The notches 34 need not be symmetrical as shown in FIGS. 2a and 2b. They may be sawtooth, for example, as shown in FIG. 6. As illustrated in FIG. 2b and FIG. 6, it is not necessary that there be a full notch at either end of the pole piece, and if there is a partial notch at one end of the pole piece it is not necessary that there be the same partial notch at the other end of the pole piece. This aspect of the invention provides certain important benefits.
While the pole pieces themselves and the notches 32 may be formed in any suitable manner known in the art, such as by cutting or grinding, the practice of this invention particularly well suited for use with ceramic magnet of the type commonly used in DC permanent magnet motors. Such ceramic magnets, which are well known in the art, start with a ferrite slurry which is molded into a desired arc shape. It is convenient to mold such magnets in fairly long lengths, and then cut them to a length for a particular motor. It will be appreciated that pole pieces in accordance with this invention can be conveniently manufactured using conventional ferrite molding techniques by merely modifing the forms so that the notches are molded into the arc. Since it is not necessary that a fully notch be at either end of the pole piece or that the partial notch at either end be the same, a single relatively long magnet can be molded, as in the prior art, and then cut to any desired length.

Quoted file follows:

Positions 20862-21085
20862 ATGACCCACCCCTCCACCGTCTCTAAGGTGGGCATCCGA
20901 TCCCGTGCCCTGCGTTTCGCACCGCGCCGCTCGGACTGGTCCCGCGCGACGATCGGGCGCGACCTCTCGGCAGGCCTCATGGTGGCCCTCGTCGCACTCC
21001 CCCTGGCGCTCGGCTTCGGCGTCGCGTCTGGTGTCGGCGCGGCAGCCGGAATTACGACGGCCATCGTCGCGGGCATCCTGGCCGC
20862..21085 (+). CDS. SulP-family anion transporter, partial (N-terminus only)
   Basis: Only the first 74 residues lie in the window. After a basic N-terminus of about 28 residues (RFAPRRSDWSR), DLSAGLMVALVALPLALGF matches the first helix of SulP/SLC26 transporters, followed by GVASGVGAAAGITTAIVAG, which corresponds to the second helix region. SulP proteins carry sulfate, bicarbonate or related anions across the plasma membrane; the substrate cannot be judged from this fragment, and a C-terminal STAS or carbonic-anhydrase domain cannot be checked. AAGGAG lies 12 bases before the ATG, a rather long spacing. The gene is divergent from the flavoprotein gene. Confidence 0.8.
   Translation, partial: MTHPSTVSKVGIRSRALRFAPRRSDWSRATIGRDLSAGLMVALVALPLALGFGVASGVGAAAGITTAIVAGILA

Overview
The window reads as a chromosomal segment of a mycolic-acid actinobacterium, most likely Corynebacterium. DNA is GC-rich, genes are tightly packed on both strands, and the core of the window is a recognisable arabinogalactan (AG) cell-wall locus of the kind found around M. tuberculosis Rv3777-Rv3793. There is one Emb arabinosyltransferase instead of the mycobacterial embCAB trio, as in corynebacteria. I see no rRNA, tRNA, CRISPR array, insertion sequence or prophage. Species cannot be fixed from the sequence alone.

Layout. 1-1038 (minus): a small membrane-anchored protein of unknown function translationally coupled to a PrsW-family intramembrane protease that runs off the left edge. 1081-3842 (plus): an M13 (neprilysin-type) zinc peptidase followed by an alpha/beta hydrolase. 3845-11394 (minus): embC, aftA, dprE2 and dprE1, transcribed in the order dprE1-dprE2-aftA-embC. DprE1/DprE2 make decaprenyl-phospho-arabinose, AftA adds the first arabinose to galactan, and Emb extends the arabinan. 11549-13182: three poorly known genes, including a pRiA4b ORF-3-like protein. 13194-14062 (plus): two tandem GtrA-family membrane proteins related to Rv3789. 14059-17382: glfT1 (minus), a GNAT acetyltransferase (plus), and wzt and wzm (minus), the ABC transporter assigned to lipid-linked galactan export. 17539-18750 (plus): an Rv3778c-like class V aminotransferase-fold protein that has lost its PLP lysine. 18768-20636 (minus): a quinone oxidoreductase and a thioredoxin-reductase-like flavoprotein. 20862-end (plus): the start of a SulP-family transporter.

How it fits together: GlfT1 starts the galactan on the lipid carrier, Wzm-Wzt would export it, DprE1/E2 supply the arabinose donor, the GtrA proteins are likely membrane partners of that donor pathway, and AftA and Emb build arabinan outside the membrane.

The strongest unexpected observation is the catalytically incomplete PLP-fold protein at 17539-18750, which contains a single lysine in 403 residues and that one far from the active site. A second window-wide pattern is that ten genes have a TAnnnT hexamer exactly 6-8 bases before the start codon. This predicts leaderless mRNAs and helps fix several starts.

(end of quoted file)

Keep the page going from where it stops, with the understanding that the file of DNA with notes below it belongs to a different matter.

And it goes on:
Those skilled in the art will recognize that only preferred embodiments of the present invention is disclosed herein and that the embodiment may be altered and modified without departing from the true spirit and scope of the invention as defined in the accompanying claims.
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|US20060055266 *||Sep 16, 2005||Mar 16, 2006||Mitsubishi Denki Kabushiki Kaisha||Sintered ring magnet|
|US20100026117 *||Oct 2, 2007||Feb 4, 2010||Takatoshi Sakata||Motor stator, motor and electric pump unit|
|U.S. Classification||310/154.21, 310/216.067, 310/216.093|
|Cooperative Classification||H02K2201/06, H02K23/04|
|Jan 24, 1985||AS||Assignment|
Owner name: PACIFIC SCIENTIFIC COMPANY 1350 S. STATE COLLEGE B
Free format text: ASSIGNMENT OF ASSIGNORS INTEREST.;ASSIGNOR:HONEYWELL INC., A DE CORP.;REEL/FRAME:004352/0739
Effective date: 19840625